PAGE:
- We forecast the eurozone economy will shrink by 7.2% this year before rebounding by 4.8% in 2021; constraints on economic activity--while much less stringent than in March and April--have interrupted the recovery in place.
- The extension of support for fiscal and monetary policies, as well as their coordination, will be essential to restart the economy from 2021 onward.
- The European central bank will have no choice but to keep its interest rates lower for longer and extend its asset purchases into the end of 2021, given inflationary pressures are unlikely to build before 2023.
A second wave of COVID-19 is unlikely to be as disruptive to the eurozone economy as the first. Companies have learned to better operate amid the turmoil, health and safety measures are in place, and protection equipment more widely available. The latest round of lockdowns won't hit the economy at full steam this time; the containment measures haven't tightened from zero as was the case in March. Recent announcements on effective vaccines have also steadied nerves. The fatality rate is now one-tenth the level during the first outbreak, and the second wave could even have already peaked. But Christmas celebrations will be the litmus test.
S&P Global Ratings now expects the eurozone's real GDP to be 6.5% below last year's levels in the fourth quarter, compared with 14.8% below in the second quarter of 2020. This leaves our 2020 GDP forecasts broadly unchanged, given we also underestimated the strength of a rebound in the third quarter.
High-frequency data up to mid-November 2020 suggest that the hit to economic activity was milder than in the second quarter (see chart 2). The services sector--especially hospitality, transport, and leisure--is again carrying the brunt of the adjustment. Yet, manufacturing is holding up quite well so far. Factories haven't been forced to close, and firms can therefore address a large backlog of work and foreign orders, especially from Asia, as global trade is still recovering. Construction is also operating as usual and many countries (for example, Germany and Spain) have kept non-essential shops open or are planning to reopen them in December (for example, France, U.K., and Italy).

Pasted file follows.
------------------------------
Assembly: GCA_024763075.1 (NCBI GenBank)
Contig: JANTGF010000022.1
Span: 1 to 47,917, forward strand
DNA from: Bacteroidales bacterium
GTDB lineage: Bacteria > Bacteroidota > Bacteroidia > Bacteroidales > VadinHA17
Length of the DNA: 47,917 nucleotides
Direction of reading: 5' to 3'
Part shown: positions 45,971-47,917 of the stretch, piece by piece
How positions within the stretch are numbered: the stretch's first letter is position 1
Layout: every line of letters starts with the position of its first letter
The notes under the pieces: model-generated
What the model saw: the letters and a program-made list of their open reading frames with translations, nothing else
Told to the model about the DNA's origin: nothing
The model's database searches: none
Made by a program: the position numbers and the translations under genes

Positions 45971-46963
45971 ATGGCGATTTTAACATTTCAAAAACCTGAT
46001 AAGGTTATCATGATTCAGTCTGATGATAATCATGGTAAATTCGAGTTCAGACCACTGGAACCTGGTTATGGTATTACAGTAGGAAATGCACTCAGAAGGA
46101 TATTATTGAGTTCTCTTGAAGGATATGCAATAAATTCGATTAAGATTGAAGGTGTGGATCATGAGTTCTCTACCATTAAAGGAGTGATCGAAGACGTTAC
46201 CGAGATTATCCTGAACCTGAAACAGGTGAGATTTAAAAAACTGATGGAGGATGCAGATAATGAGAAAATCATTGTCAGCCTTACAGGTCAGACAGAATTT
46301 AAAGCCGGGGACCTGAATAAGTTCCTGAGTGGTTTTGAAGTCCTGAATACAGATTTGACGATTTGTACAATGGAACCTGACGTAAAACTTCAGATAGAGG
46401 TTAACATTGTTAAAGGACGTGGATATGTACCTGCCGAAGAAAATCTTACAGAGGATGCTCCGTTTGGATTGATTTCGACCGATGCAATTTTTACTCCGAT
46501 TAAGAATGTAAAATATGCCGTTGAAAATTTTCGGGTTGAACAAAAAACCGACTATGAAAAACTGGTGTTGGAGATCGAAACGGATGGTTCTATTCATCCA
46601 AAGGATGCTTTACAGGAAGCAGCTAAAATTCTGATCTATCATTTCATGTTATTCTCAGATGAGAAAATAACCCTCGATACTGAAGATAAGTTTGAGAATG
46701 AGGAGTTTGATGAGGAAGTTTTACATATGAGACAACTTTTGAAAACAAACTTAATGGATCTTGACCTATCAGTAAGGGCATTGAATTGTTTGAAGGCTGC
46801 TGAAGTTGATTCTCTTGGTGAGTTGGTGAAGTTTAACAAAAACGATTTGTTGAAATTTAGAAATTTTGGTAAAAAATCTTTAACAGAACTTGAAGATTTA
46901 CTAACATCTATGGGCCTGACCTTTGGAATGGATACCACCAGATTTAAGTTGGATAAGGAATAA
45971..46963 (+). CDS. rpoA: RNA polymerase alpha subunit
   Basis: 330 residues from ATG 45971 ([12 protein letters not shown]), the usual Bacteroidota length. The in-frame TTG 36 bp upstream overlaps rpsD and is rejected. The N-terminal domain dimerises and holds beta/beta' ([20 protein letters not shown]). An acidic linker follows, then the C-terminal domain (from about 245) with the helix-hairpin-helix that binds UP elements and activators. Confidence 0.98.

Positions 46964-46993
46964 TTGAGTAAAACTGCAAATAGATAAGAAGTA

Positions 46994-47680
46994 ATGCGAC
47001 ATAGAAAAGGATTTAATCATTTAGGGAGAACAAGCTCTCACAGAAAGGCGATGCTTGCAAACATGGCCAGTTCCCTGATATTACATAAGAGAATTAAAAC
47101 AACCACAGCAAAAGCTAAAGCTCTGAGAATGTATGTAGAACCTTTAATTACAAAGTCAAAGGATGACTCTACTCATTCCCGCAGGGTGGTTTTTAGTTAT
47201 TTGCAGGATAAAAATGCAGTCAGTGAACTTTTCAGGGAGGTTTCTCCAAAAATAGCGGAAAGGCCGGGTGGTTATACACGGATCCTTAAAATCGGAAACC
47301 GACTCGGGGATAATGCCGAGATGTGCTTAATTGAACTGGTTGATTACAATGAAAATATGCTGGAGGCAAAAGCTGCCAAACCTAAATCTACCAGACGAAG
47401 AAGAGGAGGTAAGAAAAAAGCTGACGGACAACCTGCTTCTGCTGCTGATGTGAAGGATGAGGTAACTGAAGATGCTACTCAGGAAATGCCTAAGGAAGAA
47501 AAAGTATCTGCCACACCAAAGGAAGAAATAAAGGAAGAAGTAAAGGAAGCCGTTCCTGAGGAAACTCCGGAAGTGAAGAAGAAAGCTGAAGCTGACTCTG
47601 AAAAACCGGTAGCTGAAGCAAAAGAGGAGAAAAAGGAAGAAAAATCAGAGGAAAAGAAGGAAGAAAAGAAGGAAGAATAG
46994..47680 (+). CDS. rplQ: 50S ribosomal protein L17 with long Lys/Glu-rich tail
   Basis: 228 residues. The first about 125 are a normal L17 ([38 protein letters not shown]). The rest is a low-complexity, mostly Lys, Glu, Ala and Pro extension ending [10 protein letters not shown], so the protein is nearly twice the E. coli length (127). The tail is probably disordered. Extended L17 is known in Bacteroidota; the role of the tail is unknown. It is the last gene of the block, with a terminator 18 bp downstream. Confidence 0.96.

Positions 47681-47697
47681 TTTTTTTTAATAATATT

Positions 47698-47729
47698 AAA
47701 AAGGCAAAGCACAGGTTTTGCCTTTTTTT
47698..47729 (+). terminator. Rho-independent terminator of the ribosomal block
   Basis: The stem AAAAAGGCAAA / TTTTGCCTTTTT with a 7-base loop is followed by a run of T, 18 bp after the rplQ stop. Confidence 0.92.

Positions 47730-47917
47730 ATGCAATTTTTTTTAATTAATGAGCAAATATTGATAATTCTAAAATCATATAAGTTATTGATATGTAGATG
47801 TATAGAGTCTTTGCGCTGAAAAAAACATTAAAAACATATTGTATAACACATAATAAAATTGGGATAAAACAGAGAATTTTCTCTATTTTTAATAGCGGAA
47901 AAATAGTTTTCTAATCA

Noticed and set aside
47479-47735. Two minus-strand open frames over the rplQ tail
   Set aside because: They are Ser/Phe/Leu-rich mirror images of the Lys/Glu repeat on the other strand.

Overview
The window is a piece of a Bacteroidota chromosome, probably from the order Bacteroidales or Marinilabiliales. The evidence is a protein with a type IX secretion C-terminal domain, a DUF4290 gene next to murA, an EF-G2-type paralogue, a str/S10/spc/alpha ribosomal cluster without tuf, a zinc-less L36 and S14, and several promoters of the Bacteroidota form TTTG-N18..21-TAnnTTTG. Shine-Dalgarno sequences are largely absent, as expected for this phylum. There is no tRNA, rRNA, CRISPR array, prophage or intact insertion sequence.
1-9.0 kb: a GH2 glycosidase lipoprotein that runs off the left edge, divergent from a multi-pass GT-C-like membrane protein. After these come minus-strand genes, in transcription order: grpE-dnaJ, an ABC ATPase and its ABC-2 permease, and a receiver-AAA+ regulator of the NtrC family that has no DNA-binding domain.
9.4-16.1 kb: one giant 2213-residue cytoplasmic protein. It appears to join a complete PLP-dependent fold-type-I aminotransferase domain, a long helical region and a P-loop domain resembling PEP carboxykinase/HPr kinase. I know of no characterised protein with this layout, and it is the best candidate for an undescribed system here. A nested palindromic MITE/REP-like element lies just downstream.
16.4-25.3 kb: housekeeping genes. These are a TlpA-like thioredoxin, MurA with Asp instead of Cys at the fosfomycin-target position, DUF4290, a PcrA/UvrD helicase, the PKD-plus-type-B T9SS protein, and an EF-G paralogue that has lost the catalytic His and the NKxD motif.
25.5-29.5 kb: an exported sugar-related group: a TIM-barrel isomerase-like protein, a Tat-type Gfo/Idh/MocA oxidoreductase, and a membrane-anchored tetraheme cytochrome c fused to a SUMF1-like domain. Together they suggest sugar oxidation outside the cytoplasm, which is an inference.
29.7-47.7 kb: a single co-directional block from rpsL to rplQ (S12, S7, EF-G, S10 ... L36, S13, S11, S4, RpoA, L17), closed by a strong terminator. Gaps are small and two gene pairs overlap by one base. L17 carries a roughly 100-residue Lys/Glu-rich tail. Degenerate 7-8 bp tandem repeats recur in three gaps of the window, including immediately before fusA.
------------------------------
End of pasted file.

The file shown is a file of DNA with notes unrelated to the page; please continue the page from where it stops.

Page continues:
But the second round of lockdowns will dent our forecasts for 2021. The containment measures at the end of 2020 have interrupted the recovery, and that mechanically means that the GDP carryover for next year will be lower than we previously anticipated. Moreover, several European governments have suggested constraints on socializing are likely to remain in place until the spring of 2021.
In other words, most of the rebound from this second wave will be delayed to the second and third quarters of 2021, when the situation should start to normalize (we assume vaccines will be widely available by the end of the second quarter). This means the eurozone is likely to expand by only 4.8% in 2021, compared with our forecast of 6.1% that we made in September.
Coordinated Fiscal And Monetary Policy Will Speed Recovery
Central bank and government measures put in place in March and extended beyond the fourth quarter of 2020 helped to put the economy back on track. As such, the third quarter performance was much better than we expected.
Short-time work schemes, delayed bankruptcy filings, and credit guarantees for firms have dampened the impact of the crisis on defaults and the labor market. Compared with the global financial crisis, employment was around 60% less sensitive to the fall in GDP in 2020, even though the service sector has been hit more this time (see chart 3). Most households held on to their income and saved unprecedented amounts of money (see chart 4), paving the way for a quick rebound in demand and activity.
More precarious forms of employment, such as temporary and part-time employment, have not been well shielded in this crisis. The share of temporary contracts as a proportion of total jobs has dropped by twice as much as during the financial crisis (see chart 5). This in part reflects the lower prevalence of permanent contracts in the most affected sectors (for example, hospitality, travel), but also the fact that those forms of employment are often used by firms to adjust their workforce to the economic cycle. With fewer job prospects on the horizon, unemployed workers have exited the labor market, driving a drop in long-term unemployment and the participation rate.
Against this backdrop, we expect the unemployment rate to edge up to 8.7% in 2021--much lower than the 2010-peak of 10.3%--and recover to its precrisis level of 7.6% by the end of 2023. Part of this increase in the unemployment rate will paradoxically be good news, since it suggests people will be actively searching for a job after refraining from doing so during the first round of lockdowns. This is likely to continue as the labor market gradually reopens (see chart 6).